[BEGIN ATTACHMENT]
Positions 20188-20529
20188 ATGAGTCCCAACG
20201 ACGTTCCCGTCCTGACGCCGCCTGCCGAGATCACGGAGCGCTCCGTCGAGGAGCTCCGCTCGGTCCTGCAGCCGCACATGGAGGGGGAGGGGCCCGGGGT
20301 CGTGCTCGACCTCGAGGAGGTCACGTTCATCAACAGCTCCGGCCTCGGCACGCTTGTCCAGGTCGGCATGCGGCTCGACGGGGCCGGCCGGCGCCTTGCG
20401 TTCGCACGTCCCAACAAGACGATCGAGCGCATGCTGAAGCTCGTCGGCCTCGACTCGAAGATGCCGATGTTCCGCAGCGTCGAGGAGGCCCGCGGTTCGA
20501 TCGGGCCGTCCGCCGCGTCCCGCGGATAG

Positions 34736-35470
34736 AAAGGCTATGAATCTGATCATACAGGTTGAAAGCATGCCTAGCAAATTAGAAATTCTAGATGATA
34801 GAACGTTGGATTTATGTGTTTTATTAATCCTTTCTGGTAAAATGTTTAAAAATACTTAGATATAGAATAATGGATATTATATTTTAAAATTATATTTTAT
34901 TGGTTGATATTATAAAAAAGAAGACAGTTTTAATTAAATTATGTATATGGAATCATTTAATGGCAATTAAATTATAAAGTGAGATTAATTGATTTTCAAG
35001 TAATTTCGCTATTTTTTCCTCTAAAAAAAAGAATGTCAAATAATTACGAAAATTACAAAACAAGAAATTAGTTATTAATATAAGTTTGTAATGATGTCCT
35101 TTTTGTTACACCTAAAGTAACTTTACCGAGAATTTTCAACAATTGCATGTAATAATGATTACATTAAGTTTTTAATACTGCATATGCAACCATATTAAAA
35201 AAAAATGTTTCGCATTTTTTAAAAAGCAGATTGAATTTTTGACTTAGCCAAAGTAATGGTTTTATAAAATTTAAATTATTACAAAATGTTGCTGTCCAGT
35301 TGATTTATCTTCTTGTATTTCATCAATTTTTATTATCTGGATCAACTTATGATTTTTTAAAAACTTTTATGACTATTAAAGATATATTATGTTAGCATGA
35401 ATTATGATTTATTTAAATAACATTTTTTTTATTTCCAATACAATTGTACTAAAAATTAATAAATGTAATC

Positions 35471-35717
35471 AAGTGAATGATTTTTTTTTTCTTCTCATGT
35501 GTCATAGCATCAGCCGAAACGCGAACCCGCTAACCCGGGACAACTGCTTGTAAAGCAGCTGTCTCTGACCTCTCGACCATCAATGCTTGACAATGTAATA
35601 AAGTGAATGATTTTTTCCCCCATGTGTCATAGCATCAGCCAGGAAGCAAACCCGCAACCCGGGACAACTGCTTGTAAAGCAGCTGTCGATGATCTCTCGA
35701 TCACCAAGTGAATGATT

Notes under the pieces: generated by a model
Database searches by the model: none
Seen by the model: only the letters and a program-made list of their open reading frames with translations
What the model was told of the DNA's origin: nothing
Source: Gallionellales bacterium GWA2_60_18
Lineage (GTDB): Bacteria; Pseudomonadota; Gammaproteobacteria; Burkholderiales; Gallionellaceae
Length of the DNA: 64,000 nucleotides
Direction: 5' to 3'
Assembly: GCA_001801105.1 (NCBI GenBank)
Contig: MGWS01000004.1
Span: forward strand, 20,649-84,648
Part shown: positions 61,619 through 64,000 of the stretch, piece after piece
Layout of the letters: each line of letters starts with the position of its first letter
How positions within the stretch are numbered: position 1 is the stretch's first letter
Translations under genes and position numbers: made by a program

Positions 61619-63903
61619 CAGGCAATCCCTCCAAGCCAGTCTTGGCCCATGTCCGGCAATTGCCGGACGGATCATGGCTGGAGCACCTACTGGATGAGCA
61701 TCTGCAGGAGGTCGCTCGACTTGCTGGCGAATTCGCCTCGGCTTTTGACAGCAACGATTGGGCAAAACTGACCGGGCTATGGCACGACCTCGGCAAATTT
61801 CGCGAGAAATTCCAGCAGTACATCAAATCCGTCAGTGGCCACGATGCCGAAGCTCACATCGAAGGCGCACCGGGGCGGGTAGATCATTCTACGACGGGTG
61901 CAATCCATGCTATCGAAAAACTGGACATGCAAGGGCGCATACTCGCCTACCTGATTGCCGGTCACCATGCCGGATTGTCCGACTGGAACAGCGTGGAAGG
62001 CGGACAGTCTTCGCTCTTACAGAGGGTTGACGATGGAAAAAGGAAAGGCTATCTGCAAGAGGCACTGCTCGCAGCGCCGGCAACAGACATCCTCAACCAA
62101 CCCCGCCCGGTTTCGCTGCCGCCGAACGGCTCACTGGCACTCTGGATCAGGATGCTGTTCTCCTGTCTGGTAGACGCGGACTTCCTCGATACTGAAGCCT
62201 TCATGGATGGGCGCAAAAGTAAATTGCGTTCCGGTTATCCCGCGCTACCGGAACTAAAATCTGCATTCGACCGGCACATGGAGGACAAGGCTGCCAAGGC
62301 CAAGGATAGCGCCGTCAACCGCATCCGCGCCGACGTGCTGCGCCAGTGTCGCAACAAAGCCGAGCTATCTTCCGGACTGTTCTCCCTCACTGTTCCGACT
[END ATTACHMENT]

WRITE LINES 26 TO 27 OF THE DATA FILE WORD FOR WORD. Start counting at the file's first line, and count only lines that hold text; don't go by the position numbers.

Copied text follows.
Lineage (GTDB): Bacteria; Pseudomonadota; Gammaproteobacteria; Burkholderiales; Gallionellaceae
Length of the DNA: 64,000 nucleotides